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Clin Infect Dis. 2007 Jan 15;44(2):232-7. Epub 2006 Dec 6.

Role of sex, age, previous valve lesion, and pregnancy in the clinical expression and outcome of Q fever after a large outbreak.

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Unité des Rickettsies, Unité Mixte de Recherche 6020, Université de la Méditerranée, Marseille, France.



Q fever is a zoonosis caused by Coxiella burnetii. After a large outbreak occurred in the Chamonix Valley in the French Alps in 2002, an extensive surveillance was conducted, to describe the variations in the clinical expression of acute Q fever according to host factors, as well as to monitor the risk of evolution of acute Q fever to chronic Q fever in patients at risk.


Three groups of patients with risk factors for evolution of acute Q fever to chronic Q fever were considered: 376 pregnant women, 19 immunocompromised patients, and 91 patients with valvular or vascular abnormalities. A group of 578 people without risk factors for evolution of acute Q fever to chronic Q fever was also tested. Diagnosis of Q fever was based on serologic testing by immunofluorescence assay.


Between 30 August 2002 and 31 July 2003, a total of 1946 serum samples obtained from 1064 persons were tested. A total of 101 patients (9.3%) had acute Q fever diagnosed, and 5 patients (0.5%) had chronic Q fever diagnosed. A diagnosis of acute Q fever was established for 11 pregnant women (2.6% of 379 pregnancies), 5 patients with valvular disease (5.5%), and 85 people without risk factors (14.7%) (71 [27.9%] of 254 symptomatic patients and 14 [4.3%] of 324 asymptomatic patients). A new pregnancy in a woman with negative results of serologic tests for Q fever exposes the woman to a new risk for acute Q fever able to evolve to chronic Q fever. The rates of clinical expression were 90.6% in adult men, 75% in adult women, and 33.3% in children, and they were significantly lower (9.1%) in pregnant women. Evolution to chronic Q fever was observed in 5 patients.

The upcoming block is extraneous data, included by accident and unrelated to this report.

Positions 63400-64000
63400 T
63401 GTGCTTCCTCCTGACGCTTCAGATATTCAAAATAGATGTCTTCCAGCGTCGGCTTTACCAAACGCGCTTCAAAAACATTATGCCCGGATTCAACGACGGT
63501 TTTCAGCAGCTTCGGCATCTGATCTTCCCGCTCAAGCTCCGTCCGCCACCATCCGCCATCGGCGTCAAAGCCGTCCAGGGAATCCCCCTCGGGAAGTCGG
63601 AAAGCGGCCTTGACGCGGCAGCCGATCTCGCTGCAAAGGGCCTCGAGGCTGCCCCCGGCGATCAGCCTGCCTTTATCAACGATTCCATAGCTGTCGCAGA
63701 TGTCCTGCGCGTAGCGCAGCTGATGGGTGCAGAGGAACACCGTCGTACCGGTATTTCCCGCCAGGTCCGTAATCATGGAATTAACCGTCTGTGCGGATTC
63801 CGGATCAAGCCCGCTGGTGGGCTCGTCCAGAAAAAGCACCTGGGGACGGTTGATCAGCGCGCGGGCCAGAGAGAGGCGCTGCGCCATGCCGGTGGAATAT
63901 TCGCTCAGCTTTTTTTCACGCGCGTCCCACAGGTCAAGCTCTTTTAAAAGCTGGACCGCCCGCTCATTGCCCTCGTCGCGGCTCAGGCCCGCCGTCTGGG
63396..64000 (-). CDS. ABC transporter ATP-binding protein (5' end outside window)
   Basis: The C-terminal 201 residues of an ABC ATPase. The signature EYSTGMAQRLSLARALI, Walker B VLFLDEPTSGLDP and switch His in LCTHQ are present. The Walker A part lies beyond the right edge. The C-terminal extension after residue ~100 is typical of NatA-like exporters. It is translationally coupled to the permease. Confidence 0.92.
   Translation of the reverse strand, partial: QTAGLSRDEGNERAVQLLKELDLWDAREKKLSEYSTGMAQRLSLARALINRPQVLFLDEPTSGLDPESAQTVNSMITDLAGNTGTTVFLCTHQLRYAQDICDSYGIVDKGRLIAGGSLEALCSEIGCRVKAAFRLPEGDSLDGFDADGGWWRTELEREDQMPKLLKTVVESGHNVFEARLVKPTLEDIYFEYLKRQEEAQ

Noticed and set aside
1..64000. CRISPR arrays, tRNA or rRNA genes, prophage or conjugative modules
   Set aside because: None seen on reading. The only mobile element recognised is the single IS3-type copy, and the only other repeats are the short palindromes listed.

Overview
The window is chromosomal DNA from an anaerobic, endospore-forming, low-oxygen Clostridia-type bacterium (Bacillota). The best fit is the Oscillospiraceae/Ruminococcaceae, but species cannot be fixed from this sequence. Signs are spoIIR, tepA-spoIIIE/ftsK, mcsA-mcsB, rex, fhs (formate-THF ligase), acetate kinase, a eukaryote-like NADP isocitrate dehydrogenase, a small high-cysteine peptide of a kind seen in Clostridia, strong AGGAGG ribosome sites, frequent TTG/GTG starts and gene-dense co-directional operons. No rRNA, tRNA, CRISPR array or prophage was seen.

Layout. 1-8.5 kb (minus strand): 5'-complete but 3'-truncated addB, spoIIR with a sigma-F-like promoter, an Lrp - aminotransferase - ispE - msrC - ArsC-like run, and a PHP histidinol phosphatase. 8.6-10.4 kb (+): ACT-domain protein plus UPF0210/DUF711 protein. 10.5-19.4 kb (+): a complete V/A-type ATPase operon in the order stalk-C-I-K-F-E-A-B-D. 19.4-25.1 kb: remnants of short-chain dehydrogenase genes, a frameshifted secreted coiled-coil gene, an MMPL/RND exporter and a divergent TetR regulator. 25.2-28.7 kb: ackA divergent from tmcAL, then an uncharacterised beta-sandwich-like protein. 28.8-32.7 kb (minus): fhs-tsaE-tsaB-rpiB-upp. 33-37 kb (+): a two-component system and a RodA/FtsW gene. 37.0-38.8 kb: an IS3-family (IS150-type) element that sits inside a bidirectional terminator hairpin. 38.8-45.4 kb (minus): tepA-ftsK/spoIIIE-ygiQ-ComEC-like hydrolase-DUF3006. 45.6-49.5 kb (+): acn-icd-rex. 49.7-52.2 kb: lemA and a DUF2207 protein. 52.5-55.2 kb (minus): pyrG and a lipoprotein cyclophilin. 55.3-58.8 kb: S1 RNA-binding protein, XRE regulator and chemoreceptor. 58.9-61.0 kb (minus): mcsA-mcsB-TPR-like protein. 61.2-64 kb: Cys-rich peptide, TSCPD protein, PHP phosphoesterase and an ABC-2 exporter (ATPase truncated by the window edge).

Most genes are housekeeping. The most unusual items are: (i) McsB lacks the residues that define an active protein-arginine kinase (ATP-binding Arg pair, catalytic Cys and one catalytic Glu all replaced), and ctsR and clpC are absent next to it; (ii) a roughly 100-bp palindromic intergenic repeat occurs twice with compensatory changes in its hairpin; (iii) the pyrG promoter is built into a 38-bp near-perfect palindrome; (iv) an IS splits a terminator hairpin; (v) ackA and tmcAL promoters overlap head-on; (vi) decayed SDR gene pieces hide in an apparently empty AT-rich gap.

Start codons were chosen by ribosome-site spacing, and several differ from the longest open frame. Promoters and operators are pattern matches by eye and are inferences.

This study emphasizes the importance of active surveillance in postepidemic conditions, especially among patients at risk, as well as the importance of systematic serologic testing during pregnancy.

[Indexed for MEDLINE]

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